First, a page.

Tucson school district deeply divided over compliance with Arizona ban on ethnic studies
Tucson's school district was told that its Mexican-American Studies program violated an Arizona law barring ethnic studies, but they were never told how, or why. Now teachers say the school district is implementing draconian actions to try and stay in compliance with a law no one understands.
The Tucson Unified School District voted last week to end its Mexican-American Studies program to comply with an Arizona state law banning ethnic studies.
The administration released a list of seven books teachers would have to remove from their curriculum including "Critical Race Theory" and "Rethinking Columbus: The next 500 Years." Teachers are also being advised to avoid books that address themes of race, ethnicity, and oppression, including Shakespeare's "The Tempest."
Lorenzo Lopez, who teaches history and civics to 11th and 12th graders at Cholla High School in Tucson, said the problem, the dilemma with this new policy is that it's virtually impossible to know where the line is.
"The way this law is written, it is so vague even the school districts are trying to err on the side of caution and are throwing the baby out with the bath water," Lopez said. "They're handicapping us, they're handcuffing us, essentially."
Lopez said the school district is stuck between a rock and a hard place. They were previously found to be in violation of the law, but without real understanding of what they could and could not do.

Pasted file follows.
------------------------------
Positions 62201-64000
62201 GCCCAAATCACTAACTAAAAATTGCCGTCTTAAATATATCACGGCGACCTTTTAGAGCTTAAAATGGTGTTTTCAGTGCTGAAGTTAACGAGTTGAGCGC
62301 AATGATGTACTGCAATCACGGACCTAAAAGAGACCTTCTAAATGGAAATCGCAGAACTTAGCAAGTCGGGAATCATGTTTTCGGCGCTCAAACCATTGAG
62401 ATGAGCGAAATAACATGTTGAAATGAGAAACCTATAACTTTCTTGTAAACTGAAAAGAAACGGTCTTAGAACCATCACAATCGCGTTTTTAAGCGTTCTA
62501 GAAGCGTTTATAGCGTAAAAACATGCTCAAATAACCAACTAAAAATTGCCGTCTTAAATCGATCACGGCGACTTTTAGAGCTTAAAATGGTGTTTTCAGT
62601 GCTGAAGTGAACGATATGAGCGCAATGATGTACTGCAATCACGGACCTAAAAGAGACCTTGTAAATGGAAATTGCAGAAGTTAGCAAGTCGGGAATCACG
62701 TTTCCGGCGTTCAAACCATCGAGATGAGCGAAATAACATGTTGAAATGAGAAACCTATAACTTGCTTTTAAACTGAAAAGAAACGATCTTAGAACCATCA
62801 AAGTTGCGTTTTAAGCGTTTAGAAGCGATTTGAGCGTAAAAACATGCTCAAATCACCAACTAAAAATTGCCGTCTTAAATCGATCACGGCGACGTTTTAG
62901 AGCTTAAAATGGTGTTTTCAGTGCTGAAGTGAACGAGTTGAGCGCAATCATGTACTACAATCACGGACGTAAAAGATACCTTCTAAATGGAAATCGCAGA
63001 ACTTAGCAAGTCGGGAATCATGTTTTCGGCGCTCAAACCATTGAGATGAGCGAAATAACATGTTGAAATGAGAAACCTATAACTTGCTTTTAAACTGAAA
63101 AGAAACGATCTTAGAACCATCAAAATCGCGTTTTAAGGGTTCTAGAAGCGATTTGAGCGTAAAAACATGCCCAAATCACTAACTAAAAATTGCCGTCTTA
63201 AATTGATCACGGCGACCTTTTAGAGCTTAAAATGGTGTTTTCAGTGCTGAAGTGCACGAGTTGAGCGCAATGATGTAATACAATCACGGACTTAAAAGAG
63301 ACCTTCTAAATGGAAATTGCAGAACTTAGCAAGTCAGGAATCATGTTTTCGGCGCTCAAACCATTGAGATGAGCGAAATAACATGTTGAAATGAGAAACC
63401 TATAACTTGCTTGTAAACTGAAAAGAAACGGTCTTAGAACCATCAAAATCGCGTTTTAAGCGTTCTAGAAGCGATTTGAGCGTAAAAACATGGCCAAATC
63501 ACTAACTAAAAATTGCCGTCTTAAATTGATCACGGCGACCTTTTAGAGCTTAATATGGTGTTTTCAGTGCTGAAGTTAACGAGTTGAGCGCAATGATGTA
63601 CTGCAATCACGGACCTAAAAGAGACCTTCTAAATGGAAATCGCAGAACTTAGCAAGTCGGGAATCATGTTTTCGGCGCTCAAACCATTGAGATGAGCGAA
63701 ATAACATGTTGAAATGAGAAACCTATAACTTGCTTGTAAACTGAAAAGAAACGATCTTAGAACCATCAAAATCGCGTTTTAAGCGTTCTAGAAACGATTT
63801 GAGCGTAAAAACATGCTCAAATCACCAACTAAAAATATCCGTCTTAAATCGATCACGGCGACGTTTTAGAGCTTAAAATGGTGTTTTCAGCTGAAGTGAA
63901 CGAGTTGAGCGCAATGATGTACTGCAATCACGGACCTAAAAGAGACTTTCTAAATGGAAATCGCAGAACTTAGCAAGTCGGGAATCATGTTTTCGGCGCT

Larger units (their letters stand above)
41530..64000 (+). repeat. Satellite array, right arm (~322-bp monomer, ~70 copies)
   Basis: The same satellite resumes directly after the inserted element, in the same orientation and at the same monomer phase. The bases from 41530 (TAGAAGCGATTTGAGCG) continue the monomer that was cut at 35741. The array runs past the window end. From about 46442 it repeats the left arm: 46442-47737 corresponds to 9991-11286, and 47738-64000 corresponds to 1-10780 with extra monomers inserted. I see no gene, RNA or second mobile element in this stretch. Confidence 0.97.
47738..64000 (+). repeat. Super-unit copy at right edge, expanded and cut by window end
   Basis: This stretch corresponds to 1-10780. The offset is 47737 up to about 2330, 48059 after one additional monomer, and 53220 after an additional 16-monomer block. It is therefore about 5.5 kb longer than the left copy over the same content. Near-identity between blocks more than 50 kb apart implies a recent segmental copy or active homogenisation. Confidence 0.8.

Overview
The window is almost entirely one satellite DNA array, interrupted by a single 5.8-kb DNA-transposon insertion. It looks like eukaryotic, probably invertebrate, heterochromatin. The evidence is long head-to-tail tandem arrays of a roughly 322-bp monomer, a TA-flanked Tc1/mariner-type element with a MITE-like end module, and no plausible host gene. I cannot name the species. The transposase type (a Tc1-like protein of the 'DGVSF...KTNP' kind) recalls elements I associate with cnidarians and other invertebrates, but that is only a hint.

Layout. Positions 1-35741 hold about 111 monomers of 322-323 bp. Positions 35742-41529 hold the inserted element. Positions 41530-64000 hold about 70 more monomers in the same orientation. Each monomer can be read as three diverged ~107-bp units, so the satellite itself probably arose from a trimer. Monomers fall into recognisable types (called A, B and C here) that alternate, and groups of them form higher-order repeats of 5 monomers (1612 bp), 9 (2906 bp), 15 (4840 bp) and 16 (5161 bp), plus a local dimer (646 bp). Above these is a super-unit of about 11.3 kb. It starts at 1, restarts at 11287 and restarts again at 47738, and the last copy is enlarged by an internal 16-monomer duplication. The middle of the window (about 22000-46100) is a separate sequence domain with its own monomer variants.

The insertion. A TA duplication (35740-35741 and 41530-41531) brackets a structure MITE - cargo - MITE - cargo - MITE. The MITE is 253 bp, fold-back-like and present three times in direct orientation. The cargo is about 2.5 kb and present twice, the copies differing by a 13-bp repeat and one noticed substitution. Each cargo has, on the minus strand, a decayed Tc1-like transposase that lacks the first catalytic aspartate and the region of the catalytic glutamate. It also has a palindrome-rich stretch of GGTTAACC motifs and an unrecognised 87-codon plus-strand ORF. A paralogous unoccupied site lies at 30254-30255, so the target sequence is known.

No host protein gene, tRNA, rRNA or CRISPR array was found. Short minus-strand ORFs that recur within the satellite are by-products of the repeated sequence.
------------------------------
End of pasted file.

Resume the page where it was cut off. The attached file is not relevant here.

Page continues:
"They're trying to avoid upwards of $15 million if we do violate this law," he said.
A Tucson school district spokeswoman said the seven books that are no longer being taught were removed because the classes in which they were taught, part of the Mexican-American Studies program, have been suspended.
Buzz Conover, a senior political reporter at Arizona Public Media, said the district really doesn't know what state officials think they need to fix.
"The kids, the teachers, the parents who are in those classes are not happy. One hundred kids from a couple of high schools, Cholla being one of them, walked out of class, went to the Tucson Unified School District headquarters last week to protest," Conover said. "The meetings have been full of protesters. Others, whose kids aren't in the program, some are upset and some aren't."
Lopez said his students have been shocked and dismayed that they are being told, in some cases literally, to go back where they or their ancestors came from, if they want to study history and culture from another nation. He said they were also upset by the decision to remove the textbooks from the classroom.
"Maybe they're not burning the books, but to remove them from a class because a student might pick it up? That's ridiculous," Lopez said.
Teachers have been cautioned that there will be increased scrutiny and observation in their classrooms, to ensure they don't inject any banned topics to the classroom.
The standoff involving the Tucson school district hasn't really ended, though it's entered a new phase. After losing a challenge in state court, a group of students and teachers filed a federal lawsuit against the bill, seeking to have it declared unconstitutional.
"A federal judge has said the teachers don't have standing in the case, but the students do," Conover said. "That case will continue. The injunction was turned down, but the case will continue. So we're a long way from finished with this."
There's been some talk of a statewide referendum on the legislation, Conover said, though the law has considerable support in areas of Arizona outside of Tucson and may not produce the result desired by protesters.
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